• Their knowledge of the "secrets" (purposes, technology fiction, solutions-after-next and systems) of the front line
  • Their support of the larger purposes to be achieved rather than resistance to change
  • Their understanding of the principles and participation in the PTR process
  • Getting the creative (technology fiction) juices- -flowing
  • Getting the team to focus on customer-based perspectives
  • Their emotional attachment to a future they helped to create
  • Together reaching better solutions

7. BETTERMENT TIMELINE PRINCIPLE: Install changes with built-in seeds of future change. Know when to fix it before it breaks. Know when to change it.

"Even if you are on the right track you'll get run over if you just stand there." - Will Rogers No matter how effectively you create a new process or system, or improve the present one it will never be good enough to meet the needs of various customers in the future. What happens is a kind of invisible, slowly creeping process rotting. Processes that once worked extremely well will be required to meet additional purposes and requirements over time. New technology will render certain processes obsolete. People and environments will change. Assumptions upon which the original solution was based will go away. The Betterment Timeline Principle refutes the conventional wisdom that you shouldn't fix something if it isn't broken. For a solution to continue to be effective, it has to be maintained and upgraded continually toward the target solution-after-next. The assumptions, purposes, technology, environment and constraints upon which the solution is based change with time. Even the target needs to be updated regularly. Breakthrough Thinking Solutions are meant to be "up to future date." Because time tarnishes all solutions, Breakthrough Thinking:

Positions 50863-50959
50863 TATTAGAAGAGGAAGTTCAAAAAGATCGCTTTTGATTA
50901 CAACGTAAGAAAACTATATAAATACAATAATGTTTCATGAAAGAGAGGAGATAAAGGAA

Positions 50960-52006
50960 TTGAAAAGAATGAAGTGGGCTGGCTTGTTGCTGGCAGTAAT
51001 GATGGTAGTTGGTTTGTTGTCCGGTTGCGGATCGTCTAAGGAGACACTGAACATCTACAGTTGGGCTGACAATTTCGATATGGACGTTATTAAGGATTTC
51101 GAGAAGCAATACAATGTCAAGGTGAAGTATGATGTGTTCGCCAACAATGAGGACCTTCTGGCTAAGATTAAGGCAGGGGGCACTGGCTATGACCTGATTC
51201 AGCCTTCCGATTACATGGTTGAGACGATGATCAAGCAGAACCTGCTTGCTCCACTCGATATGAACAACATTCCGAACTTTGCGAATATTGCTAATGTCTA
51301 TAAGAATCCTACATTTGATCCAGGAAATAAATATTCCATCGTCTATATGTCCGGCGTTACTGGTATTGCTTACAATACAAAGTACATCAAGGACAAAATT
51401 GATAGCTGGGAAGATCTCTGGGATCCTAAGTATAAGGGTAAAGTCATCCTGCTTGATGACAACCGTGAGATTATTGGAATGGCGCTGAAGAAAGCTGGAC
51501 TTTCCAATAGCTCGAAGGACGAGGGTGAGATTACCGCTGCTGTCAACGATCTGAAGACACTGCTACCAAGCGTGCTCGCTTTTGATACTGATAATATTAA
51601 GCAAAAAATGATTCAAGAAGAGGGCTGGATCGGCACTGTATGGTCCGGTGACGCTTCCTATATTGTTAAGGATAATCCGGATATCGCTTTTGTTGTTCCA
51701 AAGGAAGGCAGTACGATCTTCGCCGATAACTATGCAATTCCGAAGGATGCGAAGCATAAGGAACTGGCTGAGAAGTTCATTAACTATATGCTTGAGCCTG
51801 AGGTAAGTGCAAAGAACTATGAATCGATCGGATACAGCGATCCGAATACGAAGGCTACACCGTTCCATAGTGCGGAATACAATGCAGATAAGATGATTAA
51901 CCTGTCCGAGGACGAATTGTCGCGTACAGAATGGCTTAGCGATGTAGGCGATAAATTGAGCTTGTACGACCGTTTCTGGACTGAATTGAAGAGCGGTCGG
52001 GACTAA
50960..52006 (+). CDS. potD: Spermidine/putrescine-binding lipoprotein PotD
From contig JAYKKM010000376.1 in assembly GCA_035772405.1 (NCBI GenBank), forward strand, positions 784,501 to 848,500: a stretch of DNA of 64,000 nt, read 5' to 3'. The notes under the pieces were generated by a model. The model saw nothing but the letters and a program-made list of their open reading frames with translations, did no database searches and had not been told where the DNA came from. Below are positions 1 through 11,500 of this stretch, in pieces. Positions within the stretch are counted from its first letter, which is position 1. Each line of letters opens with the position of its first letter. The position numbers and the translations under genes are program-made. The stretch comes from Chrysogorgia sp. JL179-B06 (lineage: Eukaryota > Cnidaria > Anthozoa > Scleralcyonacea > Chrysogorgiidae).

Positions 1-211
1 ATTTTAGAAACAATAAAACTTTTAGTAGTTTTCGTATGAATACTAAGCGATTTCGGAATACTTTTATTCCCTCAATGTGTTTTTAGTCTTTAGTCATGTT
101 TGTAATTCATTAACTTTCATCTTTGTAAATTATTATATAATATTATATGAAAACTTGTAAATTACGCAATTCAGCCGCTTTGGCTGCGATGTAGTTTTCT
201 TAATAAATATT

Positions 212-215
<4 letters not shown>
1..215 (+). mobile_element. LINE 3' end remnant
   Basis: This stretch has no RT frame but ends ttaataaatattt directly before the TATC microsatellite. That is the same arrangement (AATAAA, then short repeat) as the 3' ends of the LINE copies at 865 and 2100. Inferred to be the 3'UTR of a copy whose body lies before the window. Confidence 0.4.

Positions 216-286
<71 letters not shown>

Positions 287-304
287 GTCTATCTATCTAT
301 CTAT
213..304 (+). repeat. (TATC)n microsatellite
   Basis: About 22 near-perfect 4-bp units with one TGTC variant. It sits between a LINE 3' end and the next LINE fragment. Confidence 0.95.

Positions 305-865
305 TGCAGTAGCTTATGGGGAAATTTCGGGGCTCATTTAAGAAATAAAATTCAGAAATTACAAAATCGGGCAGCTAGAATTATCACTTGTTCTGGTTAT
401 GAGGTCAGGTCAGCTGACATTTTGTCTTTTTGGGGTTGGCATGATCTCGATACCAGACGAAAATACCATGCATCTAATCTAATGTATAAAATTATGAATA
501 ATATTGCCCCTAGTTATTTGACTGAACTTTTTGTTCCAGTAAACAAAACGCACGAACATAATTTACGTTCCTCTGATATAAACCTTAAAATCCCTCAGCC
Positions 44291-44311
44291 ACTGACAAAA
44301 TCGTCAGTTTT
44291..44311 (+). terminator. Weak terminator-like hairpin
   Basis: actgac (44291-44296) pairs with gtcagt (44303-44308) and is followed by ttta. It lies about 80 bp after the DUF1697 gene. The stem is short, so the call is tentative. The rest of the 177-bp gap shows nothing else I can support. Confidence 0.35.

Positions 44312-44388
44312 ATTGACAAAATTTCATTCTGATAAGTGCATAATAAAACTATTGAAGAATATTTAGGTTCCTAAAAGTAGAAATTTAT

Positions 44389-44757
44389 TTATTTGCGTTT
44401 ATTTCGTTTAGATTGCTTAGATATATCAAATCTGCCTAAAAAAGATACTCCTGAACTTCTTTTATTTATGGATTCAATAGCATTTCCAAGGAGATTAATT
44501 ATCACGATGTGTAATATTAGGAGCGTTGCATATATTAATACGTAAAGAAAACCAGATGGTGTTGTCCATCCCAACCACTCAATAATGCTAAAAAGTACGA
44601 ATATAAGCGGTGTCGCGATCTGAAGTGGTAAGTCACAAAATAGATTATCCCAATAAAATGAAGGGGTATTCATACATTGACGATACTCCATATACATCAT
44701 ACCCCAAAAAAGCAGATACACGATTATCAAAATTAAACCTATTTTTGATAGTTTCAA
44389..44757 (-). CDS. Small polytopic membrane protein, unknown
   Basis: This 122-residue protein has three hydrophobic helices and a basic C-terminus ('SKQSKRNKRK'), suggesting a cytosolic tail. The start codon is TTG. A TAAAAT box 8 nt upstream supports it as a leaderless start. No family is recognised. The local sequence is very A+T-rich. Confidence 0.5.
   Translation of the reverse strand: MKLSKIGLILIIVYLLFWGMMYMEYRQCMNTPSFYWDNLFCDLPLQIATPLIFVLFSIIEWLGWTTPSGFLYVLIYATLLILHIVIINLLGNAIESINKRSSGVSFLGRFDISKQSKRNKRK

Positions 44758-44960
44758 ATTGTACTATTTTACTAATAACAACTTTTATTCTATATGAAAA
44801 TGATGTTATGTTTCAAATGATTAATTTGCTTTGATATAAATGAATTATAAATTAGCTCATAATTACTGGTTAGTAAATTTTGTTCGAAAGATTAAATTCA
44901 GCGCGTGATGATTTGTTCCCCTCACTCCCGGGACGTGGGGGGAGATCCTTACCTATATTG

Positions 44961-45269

• Includes in the change the seeds of later change
  • context of larger purposes
  • solution-after-next target
  • future dimension of system
  • Prepares a schedule for change and -improvement
  • Takes advantage of long term -perspectives
  • Enables us to learn continuously in a rapidly -changing environment
  • Builds in the "continuing improvement" concept rather than "adding it on" as separate assignment.